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SAFETY AT SEA FOR SMALL-SCALE FISHERIES IN DEVELOPING COUNTRIES - SAFETY FOR FISHERMEN: THE WAY FORWARD







SAFETY AT SEA FOR SMALL-SCALE FISHERIES IN DEVELOPING COUNTRIES - SAFETY FOR FISHERMEN: THE WAY FORWARD, FAO, 2010, Pages 83.


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    Safety at Sea - Safety Guide for Small Fishing Boats- BOBP/REP/112 2009
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    Fishing is a very dangerous occupation with a high accident risk. Experience has shown that it is often when a fishery develops from traditional sail-powered craft and near shore fishing to motorized craft venturing further out to sea and with new fishing methods that accidents happen. In many developing countries, fibreglass reinforced plastic (FRP) boats are replacing traditional wooden boats and this new construction material requires new thinking when it comes to strength, stability and the ability to keep afloat when swamped. It is often difficult to do something about boats already in operation, but significant safety measures can be incorporated at relatively low cost in boats yet to be built. Close cooperation between the government departments responsible for safety legislation and the boatyards is required. The purpose of this safety guide is to present simple measures to ensure that new boats will satisfy internationally accepted safety standards. The target group c onsists of boat designers, boatbuilders, boat owners, skippers and government officials responsible for drafting new regulations and for safety supervision. This safety guide is not intended to be comprehensive and deal with all kinds of safety issues, but it will highlight the main problems and indicate what practical measures can be taken to avoid them. The guide mainly deals with small boats of less than 15min length, which, from experience are most prone to accidents. The Food and Agricu lture Organization of the United Nations (FAO), the International Labour Organization (ILO) and the International Maritime Organization (IMO) are working together to draft new safety recommendations for decked fishing boats of less than 12 m and undecked fishing boats of any length. This work is expected to be finalized by 2010. The present guide is a revision of BOBP/MAG/16: A safety guide for small offshore fishing vessels issued by the Bay of Bengal Programme (BOBP) in 1993. The main chang e is that this publication not only focuses on small offshore fishing boats in the 10-13 m range, but also includes smaller coastal boats. The revision has benefited from recent work regarding the safety of small craft as given below. FAO/SIDA/IMO/BOBP-IGO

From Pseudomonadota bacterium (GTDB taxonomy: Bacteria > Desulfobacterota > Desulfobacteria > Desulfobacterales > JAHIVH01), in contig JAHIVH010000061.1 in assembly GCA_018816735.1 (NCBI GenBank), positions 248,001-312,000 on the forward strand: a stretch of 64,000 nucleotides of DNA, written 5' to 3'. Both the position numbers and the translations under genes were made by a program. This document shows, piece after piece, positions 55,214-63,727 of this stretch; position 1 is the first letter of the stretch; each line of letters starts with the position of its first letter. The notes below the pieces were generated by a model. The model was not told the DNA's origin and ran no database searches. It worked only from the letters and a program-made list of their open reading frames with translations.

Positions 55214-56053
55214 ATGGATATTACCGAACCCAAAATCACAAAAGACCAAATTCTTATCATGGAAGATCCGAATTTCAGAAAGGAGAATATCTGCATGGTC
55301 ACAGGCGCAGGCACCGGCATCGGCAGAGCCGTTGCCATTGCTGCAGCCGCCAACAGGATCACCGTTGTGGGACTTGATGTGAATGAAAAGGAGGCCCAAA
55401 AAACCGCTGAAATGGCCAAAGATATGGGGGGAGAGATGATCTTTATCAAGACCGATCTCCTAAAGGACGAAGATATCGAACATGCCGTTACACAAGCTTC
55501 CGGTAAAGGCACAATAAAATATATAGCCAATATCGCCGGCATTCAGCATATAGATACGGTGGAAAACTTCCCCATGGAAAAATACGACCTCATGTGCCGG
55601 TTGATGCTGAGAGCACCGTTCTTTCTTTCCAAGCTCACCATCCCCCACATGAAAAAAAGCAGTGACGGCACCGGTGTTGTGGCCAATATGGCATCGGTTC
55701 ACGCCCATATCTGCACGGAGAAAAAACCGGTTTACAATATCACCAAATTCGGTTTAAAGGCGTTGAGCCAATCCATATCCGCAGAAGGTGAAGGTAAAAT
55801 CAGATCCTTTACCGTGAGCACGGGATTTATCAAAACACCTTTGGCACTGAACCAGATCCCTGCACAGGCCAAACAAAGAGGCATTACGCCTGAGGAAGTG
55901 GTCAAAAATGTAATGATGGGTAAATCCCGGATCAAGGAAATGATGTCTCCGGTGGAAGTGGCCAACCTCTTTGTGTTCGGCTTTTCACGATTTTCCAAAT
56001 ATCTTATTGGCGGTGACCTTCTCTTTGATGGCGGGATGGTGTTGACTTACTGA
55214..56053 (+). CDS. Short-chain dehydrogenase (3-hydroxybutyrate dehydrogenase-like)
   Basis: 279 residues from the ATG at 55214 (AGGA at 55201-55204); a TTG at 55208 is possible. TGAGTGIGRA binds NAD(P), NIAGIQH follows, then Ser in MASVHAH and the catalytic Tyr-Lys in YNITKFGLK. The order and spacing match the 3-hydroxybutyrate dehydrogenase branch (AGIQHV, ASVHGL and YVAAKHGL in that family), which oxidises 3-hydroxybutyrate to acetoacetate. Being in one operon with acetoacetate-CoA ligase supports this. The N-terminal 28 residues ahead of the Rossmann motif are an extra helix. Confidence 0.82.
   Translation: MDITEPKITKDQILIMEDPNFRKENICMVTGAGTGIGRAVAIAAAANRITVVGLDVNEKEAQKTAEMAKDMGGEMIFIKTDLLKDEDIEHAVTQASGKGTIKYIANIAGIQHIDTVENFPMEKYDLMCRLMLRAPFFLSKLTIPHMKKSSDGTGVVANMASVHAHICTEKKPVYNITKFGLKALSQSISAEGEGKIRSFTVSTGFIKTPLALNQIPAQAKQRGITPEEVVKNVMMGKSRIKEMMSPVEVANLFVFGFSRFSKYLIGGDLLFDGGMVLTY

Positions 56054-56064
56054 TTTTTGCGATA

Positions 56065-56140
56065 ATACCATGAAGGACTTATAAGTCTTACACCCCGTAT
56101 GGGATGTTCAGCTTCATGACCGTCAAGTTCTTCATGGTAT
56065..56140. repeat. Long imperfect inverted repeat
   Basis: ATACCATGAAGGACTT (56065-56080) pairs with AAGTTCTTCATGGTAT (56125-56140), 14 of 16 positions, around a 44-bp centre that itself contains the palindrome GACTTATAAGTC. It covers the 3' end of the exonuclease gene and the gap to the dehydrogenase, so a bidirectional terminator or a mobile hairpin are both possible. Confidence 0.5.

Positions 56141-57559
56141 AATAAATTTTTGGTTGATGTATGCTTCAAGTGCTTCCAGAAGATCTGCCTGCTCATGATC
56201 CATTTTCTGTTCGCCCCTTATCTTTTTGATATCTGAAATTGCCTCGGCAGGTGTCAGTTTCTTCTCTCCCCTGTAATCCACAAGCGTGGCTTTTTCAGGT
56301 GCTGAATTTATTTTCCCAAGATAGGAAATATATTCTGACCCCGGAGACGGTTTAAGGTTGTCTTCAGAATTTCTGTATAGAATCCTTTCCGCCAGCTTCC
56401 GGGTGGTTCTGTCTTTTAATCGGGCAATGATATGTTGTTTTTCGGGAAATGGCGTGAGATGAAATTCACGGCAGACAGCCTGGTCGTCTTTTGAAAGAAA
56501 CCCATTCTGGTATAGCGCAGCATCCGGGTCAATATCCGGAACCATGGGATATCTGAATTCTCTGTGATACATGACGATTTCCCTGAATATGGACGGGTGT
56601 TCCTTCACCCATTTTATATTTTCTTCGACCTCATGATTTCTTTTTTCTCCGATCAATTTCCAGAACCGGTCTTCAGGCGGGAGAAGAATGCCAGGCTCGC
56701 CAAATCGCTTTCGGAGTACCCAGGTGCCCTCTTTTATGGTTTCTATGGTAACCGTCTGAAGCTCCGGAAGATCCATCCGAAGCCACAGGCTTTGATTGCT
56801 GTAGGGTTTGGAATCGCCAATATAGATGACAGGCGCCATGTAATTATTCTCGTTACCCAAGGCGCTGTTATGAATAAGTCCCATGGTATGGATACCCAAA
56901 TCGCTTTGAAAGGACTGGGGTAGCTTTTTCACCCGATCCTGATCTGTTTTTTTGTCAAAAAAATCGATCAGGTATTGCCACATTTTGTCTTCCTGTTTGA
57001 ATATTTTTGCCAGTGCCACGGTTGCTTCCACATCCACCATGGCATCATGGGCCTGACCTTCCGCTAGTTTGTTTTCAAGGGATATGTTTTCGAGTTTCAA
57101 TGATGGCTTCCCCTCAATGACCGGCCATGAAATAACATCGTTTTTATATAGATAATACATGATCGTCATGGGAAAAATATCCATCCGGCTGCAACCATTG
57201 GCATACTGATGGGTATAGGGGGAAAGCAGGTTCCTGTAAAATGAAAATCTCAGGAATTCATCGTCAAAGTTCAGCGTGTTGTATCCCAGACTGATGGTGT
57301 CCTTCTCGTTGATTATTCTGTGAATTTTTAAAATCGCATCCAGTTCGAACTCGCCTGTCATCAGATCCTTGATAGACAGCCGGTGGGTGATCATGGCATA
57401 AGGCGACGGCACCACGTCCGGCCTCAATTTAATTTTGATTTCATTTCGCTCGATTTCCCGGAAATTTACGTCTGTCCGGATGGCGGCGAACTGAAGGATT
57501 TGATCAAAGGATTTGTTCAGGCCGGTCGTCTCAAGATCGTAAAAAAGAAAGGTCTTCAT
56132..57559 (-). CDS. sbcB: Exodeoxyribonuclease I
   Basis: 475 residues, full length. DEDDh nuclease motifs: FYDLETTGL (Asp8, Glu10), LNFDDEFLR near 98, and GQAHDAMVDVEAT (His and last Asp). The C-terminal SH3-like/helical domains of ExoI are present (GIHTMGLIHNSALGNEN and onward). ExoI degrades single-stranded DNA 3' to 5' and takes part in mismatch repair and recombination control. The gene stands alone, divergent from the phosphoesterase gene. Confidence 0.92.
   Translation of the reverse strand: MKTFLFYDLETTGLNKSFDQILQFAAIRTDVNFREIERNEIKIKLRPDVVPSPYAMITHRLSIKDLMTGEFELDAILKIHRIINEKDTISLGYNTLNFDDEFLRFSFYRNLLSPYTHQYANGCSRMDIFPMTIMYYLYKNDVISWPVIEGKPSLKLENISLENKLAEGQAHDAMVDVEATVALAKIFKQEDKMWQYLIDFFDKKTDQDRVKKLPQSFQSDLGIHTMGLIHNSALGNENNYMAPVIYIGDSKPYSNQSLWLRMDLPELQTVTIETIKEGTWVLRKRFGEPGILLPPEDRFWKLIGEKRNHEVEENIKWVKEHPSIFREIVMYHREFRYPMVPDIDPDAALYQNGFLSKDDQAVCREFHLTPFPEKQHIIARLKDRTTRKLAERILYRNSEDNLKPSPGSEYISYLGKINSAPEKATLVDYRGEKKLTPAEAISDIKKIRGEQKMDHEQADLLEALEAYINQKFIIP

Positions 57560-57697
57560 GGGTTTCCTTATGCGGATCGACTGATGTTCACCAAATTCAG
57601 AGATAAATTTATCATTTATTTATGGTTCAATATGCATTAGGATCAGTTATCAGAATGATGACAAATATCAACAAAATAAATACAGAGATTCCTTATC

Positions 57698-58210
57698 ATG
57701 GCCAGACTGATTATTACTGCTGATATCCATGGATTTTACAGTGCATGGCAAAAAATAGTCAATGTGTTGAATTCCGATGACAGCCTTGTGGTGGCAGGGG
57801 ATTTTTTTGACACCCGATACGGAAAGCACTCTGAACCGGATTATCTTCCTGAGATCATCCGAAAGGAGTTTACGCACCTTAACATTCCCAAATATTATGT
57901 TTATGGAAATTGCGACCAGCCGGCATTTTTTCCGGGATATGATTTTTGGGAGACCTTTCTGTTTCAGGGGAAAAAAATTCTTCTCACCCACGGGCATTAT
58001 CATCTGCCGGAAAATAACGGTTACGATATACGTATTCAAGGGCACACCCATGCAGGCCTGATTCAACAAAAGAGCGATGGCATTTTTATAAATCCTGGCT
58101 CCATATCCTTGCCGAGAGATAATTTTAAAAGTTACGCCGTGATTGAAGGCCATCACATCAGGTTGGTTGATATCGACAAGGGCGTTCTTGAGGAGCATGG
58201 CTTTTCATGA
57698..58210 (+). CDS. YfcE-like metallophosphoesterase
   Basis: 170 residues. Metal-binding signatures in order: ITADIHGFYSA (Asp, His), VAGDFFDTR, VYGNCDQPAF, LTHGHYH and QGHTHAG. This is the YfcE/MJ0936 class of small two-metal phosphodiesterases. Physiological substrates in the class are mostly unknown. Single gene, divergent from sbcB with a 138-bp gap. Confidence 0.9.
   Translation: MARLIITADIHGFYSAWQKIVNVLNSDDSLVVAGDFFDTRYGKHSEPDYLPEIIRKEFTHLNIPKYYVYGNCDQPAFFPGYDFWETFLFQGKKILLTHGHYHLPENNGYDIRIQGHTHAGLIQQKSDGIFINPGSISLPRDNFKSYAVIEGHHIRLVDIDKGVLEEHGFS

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    Credit For Fisherfolk : The Experience In Adirampattinam Tamil Nadu, India - BOBP/WP/38 1986